The Curriculum of the Shimer Great Books School
The Shimer Great Books School aims to empower students to encounter and comprehend subjects of fundamental and enduring importance to humanity, to internalize what they have learned and to apply the products of this study throughout their lives. The Shimer academic program and pedagogy are designed to enable its students to achieve these aims. By cultivating the habits of intellectual inquiry and critical open-mindedness, and fostering breadth and depth in the disciplines of the liberal arts, Shimer prepares its students for a lifetime of thoughtful and informed choices.
The Shimer Great Books School utilizes major original source material that presents students with crucial and foundational approaches to the acquisition and organization of knowledge. By using Socratic-style seminars as our educational pedagogy, we oblige students to develop their analytic and creative faculties in a challenging yet supportive environment. Students engage in a common course of study for approximately two-thirds of their tenure at North Central College, and we cultivate and maintain a vibrant and cohesive intellectual community in which students with markedly different vocational aspirations discourse with each other on the basis of a common fund of intellectual subject matter.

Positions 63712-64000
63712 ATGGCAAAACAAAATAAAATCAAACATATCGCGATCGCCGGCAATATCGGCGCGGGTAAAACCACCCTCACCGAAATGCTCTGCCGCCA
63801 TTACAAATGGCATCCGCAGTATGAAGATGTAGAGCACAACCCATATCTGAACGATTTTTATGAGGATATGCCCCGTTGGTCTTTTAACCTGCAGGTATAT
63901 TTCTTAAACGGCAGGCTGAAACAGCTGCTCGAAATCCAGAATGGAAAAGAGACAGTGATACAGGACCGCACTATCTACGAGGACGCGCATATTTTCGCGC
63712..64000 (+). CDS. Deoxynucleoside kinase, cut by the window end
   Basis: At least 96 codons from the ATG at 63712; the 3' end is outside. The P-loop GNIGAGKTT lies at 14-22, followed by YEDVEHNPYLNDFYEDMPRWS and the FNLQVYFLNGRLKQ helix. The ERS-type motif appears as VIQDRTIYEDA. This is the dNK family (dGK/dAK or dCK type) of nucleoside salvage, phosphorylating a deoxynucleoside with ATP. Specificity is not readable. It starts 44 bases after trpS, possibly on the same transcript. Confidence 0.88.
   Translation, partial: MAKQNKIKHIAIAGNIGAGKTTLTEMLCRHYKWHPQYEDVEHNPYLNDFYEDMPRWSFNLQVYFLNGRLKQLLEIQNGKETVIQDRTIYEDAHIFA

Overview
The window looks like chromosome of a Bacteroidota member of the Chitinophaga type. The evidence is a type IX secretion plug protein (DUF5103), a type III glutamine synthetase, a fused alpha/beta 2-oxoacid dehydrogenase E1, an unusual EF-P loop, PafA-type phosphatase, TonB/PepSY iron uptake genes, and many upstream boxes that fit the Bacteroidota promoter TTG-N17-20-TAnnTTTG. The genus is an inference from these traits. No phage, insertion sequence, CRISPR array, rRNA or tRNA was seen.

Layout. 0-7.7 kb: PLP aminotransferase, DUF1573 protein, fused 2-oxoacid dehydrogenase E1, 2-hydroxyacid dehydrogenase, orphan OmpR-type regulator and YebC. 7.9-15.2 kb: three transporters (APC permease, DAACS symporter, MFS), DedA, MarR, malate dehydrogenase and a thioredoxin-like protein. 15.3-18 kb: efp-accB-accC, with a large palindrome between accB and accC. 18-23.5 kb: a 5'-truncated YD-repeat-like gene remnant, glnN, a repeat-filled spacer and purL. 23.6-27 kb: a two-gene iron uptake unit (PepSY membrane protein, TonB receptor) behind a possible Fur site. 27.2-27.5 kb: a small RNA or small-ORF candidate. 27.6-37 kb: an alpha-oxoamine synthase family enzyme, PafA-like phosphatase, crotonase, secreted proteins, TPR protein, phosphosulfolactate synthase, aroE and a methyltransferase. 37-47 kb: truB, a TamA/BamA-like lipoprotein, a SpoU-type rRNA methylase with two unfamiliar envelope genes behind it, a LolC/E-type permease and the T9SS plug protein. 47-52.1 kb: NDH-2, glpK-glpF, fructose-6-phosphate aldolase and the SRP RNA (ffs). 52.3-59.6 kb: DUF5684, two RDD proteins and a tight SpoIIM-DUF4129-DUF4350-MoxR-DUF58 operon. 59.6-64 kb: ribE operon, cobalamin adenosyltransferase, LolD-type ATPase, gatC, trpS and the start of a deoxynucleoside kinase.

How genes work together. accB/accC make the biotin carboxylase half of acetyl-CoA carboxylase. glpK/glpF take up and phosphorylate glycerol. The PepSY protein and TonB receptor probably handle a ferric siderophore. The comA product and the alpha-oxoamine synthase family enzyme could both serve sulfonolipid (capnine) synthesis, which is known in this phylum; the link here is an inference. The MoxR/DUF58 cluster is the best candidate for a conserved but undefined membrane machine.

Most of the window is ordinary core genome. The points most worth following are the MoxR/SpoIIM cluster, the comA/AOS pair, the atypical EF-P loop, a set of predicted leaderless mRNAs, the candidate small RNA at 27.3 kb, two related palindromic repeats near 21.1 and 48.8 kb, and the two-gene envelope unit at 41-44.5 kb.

Shimer’s approach to education includes a comprehensive system of assessment that provides students with apposite, detailed and regular feedback. Shimer’s goals, objectives, curriculum, pedagogy, and assessment methods form an intentional and coherent whole, with core courses linked to each other vertically and horizontally. This structure is reinforced by extra-course requirements such as comprehensive examinations and a senior thesis, along with a comprehensive writing program and regular faculty-student conferences that ensure feedback that is extensive and timely.